This paper uses coalitional analysis to examine the Shura-ie Inqilab-i Ittifaq Islami Afghanistan (the Shura) as an attempt to build a proto-state and the implicit difficulties within the context of Hazarajat and Afghanistan. Defining the key characteristics of a state as a polity having: political legitimacy, an administrative system, military control over its territory, a degree of service provision and official external recognition as a state, the author examines how far the Shura achieved these goals. He further examines the ideological and political components of the Shura including the traditionalist Ulema, the radical Islamist Ulema, the khans, and the intelligentsia. By considering the Shura's military structure and diplomacy policies, he attempts to explain why it ultimately collapsed after five years, resulting in civil war.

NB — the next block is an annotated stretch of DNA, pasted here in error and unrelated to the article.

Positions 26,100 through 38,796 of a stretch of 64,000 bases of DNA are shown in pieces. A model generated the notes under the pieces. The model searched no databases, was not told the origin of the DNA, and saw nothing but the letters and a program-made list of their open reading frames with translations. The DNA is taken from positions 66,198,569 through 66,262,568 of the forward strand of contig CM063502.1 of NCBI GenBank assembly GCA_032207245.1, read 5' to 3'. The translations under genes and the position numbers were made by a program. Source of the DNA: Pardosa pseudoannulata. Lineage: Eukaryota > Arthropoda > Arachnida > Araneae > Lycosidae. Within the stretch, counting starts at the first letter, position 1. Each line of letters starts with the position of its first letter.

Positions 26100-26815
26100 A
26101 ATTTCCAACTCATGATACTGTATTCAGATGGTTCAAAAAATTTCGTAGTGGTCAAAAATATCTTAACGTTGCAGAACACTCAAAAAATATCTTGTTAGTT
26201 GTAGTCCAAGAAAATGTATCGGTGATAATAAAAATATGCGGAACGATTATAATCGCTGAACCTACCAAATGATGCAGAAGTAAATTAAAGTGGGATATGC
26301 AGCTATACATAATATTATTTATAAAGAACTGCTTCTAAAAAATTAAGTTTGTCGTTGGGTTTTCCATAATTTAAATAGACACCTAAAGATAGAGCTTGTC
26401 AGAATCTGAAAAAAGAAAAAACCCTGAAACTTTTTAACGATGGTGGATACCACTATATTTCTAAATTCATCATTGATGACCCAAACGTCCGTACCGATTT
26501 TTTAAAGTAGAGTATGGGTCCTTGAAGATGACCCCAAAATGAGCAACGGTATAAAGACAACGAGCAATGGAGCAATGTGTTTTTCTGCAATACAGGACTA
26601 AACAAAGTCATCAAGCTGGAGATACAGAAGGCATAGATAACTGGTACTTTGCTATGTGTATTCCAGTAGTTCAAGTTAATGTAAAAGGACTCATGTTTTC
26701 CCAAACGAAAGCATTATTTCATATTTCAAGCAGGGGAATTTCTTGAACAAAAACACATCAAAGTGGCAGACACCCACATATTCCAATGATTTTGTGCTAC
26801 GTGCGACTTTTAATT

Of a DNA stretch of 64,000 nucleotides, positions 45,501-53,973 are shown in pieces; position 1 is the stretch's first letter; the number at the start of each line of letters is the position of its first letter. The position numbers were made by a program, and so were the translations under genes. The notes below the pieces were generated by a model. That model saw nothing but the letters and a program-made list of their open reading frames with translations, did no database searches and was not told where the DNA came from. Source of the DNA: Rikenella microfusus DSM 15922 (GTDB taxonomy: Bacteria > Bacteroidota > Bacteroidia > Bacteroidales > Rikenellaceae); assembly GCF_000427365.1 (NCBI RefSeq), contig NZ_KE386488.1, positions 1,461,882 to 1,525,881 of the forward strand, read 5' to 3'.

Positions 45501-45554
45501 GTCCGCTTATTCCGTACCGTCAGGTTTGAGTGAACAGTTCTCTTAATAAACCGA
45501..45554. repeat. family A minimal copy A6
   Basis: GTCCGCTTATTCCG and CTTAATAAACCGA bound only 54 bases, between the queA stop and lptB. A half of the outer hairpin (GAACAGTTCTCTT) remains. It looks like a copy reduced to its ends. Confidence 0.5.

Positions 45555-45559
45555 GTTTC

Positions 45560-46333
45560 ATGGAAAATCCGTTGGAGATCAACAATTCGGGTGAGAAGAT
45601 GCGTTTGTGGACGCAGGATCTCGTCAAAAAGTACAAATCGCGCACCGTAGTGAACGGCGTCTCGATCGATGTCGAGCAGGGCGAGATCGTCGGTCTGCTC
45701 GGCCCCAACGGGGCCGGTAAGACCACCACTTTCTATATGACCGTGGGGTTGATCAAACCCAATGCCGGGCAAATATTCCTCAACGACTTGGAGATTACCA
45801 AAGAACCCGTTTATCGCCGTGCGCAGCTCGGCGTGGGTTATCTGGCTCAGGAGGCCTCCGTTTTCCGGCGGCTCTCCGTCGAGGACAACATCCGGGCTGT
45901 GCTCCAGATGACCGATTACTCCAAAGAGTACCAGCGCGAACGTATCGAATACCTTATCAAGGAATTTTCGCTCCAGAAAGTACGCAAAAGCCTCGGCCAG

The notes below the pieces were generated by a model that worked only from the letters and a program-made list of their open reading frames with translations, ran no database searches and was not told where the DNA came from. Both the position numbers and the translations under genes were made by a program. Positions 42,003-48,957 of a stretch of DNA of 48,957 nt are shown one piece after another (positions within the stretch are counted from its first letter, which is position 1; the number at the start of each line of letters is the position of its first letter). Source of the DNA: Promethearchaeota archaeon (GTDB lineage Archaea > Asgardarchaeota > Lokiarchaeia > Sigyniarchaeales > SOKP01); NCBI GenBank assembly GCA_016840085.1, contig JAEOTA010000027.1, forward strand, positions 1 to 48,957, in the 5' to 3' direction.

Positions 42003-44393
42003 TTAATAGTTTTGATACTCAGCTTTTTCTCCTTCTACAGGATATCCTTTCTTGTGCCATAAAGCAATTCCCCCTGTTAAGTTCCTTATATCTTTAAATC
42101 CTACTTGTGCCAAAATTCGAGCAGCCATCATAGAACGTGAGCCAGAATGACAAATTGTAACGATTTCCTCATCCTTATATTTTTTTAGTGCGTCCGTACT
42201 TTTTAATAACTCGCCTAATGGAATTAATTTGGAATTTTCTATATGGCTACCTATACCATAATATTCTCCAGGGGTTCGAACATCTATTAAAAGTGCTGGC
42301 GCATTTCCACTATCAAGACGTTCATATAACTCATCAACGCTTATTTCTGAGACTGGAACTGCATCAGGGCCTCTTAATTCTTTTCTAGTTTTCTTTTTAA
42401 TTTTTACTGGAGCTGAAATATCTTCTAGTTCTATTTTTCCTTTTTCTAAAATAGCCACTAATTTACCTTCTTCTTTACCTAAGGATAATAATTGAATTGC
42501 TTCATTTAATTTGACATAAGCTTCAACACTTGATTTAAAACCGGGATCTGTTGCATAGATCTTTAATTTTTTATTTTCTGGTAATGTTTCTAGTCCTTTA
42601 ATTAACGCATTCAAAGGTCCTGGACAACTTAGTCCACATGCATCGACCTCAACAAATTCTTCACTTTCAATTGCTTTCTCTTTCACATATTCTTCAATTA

Ibrahimi, N. The Failure of a Clerical Proto-State: Hazarajat, 1979 - 1984, Working Paper No. 6 (series 2), 2006, London, UK; Crisis States Research Centre, 25 pp.
Working Paper No. 6. The Failure of a Clerical Proto-State: Hazarajat, 1979 - 1984.